I found your concept of “media assemblages” to be a portable tool for comparing very different media worlds. Ethnography stands as the anthropologist’s media of choice to disentangle and explicate the assemblages in field research by constructively distancing them from the spectacles of the anthropologist’s fascinations. However, if you were going to make a documentary film of this book, how would you envision it? Who would be your intended audience, and how would it compare to the audience of this book? 

Making this book into a documentary is a great idea! I’d focus on my finding about the intersection of religion and media production. Some people are surprised to hear that Hollywood studios skip “unlucky” 13 in their numbered sound stages, one studio having even kept a psychic on its payroll (confirming industry hype about “the magic of moviemaking”!). And folks in Hollywood are intrigued to hear about incense burning on Hong Kong film sets to ensure an auspicious shoot, as well as astrological forecasting. Meanwhile, they themselves may collect St. Clare of Assisi icons (she’s the patron saint of television) to help them through the various challenges of filming – the social and emotional risks as well as physical and financial ones. For instance, when filming a death scene in either industry, concerns about mortality can trouble the cast and crew, immersed as they are in these stylized settings.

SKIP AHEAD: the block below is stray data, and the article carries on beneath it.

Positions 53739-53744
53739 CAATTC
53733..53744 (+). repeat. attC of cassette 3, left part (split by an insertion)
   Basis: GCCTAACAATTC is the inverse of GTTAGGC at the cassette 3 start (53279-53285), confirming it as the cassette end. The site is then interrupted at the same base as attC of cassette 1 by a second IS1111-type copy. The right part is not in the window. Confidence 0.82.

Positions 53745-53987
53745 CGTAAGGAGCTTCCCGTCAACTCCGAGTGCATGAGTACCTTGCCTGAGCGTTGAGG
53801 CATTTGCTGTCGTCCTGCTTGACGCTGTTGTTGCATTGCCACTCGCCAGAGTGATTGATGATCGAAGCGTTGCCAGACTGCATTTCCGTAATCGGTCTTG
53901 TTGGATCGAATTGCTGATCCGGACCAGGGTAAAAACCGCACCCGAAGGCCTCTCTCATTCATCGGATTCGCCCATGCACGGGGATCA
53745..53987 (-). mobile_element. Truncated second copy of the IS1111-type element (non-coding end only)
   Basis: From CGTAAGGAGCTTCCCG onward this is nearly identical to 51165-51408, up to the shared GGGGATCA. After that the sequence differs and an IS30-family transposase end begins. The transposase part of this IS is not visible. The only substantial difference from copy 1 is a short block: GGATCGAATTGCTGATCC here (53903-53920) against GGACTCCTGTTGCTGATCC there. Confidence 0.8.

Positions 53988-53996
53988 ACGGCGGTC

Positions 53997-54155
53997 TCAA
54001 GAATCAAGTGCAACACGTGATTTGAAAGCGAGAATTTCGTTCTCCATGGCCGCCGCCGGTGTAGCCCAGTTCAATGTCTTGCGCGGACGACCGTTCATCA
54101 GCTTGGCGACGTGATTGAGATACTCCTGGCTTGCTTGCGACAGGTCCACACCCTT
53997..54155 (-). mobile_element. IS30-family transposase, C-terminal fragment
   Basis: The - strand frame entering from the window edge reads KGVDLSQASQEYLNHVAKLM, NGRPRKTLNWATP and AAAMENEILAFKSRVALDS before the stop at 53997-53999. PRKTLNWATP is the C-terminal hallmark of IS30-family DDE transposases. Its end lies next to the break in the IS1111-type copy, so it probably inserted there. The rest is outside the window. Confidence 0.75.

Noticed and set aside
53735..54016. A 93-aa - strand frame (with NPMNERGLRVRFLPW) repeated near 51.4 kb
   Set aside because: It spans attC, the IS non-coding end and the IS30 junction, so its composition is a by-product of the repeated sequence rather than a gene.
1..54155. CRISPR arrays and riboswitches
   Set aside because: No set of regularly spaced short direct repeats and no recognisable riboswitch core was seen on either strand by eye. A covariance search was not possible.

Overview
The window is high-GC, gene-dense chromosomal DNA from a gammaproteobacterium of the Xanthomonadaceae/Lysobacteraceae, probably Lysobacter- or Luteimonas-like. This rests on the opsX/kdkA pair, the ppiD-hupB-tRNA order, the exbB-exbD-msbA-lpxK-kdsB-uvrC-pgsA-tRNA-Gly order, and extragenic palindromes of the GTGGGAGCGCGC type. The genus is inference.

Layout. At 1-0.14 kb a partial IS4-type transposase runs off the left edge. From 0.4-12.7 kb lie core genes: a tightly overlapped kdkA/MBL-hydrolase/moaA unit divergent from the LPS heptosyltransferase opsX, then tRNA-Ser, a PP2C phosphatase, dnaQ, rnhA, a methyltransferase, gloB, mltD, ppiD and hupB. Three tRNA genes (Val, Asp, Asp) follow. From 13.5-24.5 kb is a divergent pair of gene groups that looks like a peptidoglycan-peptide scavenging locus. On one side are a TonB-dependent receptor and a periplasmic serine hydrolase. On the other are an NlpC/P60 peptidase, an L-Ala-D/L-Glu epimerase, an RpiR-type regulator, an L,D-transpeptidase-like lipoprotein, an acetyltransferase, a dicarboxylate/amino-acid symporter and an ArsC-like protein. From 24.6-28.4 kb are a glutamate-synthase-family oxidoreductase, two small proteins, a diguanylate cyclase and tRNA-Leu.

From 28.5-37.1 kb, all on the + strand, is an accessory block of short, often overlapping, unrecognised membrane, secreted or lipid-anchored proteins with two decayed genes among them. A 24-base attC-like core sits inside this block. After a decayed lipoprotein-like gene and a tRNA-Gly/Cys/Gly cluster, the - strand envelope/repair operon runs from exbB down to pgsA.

Why this particular focus? The assumption that there is an absence of religion in the culture of industrial production remains quite strong among people I talk to in both the U.S. and East Asia (especially the United States). The assumption is fueled by economic rationalization and the Enlightenment narrative of a steady march towards scientific reason. Sometimes people see its presence, but they don’t think about its implications.

Anthropologists know that modernity doesn’t mean the loss of mysticism. And people who study performance or religion know that there is a long history of the two being intertwined. But a public anthropology film that shows actors reading Scripture on set or producers budgeting for the hoih geng lai (“opening lens”) ceremony would help general audiences see that “modern” and technologically sophisticated workplaces are not free of religion and spiritual expressions, especially in industries that hinge on so much uncertainty and insecurity. Anthropologists have a lot to offer in helping people to question received categories. Despite the presumed secularity of commercial media environments, actually, expressions of religion and the supernatural are enfolded, sometimes expected, in the very spaces and practices of these businesses. They can even guide work decisions, such as when and where to film.